To give you further context of where my head would drift during this time, this was eight days before my twins were born. Needless to say, l was a bit preoccupied.
Imagine sitting at your desk, in CID (Criminal Investigation Division), probably slurping back your fifth cup of coffee. Nested juxtaposed a sign hanging in your office that reads, “I drink coffee for your protection.”
A bit of indulgence here, if I may. As a “Union Township Brown,” it has been instilled in who I am that humor makes everything a little better. Now, while this was a perfect distraction technique, and studied in the realm of Psychology 101 by high-schoolers, it is also a long-crafted, finely-honed coping method and a trusted Brown family skill whose roots have been well documented and has been thoroughly and certifiably wrought with humor and self-deprecation for centuries. This is what has "gotten” us Browns through some of the most-tenderest moments throughout our history.
I can tell you with great pride of achievement, I took this entrenched life skill to another level as a cop. When dealing with the absolute worst of what a community has to offer, you must train yourself to go numb, to a point, but remain vigilant in all your efforts to exude: Empathy, courtesy, respect, honor.
The day I walked into the doctor's office to perform the interview portion of the "psych-eval," which was a pre-qualification for my hiring at the police department, the doc read over my preliminary reports and the results of my Minnesota Multiphase Personality Inquiry. He looked up at me and said in his machine-cadenced voice: “It says here that you would be inclined to make a sarcastic remark.” Knowing full well that the immediate answer in my head of, “Well, I am Linda Brown’s son!” would not suffice, I quickly mustered the answer my “training and experience” prepared me for, which was thus: “Well, I have learned throughout my life that, in certain circumstances, humor is the best way that I and others close to me deal with these instances.”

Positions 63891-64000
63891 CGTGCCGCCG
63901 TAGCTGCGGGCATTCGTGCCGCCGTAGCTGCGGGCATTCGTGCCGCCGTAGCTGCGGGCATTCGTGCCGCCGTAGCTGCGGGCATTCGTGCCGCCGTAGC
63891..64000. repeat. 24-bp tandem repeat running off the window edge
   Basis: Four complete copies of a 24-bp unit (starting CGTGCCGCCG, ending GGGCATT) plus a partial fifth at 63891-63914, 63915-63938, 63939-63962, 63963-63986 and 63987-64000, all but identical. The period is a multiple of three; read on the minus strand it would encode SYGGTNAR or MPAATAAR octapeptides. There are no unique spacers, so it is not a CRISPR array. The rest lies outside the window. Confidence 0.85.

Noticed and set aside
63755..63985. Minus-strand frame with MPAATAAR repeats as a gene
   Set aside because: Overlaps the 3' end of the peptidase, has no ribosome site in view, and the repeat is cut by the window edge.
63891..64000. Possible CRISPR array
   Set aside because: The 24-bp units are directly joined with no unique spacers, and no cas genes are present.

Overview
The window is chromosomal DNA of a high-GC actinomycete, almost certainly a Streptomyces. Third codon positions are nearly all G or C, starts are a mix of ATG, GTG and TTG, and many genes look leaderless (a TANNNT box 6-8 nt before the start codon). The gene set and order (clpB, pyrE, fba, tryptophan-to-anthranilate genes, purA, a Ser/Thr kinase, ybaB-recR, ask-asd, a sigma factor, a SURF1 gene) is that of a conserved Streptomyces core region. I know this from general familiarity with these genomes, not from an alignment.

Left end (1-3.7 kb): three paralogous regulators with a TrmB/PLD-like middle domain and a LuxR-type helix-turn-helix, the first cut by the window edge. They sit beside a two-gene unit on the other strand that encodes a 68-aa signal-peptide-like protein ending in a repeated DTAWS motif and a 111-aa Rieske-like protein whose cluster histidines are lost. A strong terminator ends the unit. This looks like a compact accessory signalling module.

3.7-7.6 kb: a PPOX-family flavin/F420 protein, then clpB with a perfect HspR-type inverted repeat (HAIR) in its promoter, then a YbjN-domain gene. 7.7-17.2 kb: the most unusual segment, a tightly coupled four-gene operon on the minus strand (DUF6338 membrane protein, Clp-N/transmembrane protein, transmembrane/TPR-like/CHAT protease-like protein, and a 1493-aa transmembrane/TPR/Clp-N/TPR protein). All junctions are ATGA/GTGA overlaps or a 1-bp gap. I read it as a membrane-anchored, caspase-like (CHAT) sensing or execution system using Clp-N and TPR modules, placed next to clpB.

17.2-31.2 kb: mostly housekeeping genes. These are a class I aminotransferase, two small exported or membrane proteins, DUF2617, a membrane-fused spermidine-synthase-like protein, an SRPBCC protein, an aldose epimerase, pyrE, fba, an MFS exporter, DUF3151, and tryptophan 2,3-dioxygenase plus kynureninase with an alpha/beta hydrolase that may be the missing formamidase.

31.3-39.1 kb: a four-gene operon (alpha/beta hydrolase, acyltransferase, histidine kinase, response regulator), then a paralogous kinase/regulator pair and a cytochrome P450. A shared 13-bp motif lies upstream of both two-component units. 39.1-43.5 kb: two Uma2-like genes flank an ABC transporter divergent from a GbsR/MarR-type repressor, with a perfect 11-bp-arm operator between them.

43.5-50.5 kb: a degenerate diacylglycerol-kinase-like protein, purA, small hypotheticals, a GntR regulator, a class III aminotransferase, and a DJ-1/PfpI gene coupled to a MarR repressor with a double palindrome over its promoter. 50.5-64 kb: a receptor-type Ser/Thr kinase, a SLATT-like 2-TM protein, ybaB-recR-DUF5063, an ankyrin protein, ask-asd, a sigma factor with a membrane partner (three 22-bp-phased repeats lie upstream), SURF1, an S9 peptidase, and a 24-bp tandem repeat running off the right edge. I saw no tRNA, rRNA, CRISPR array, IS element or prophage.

I later learned the term “mini-traumas,” referring to these situations that may cause distress, fear, and a sense of helplessness. I'm here to tell you, when faced with a multitude of these “mini-traumas” in a career, I have surmised how “mini” they are is up to you and your self-care.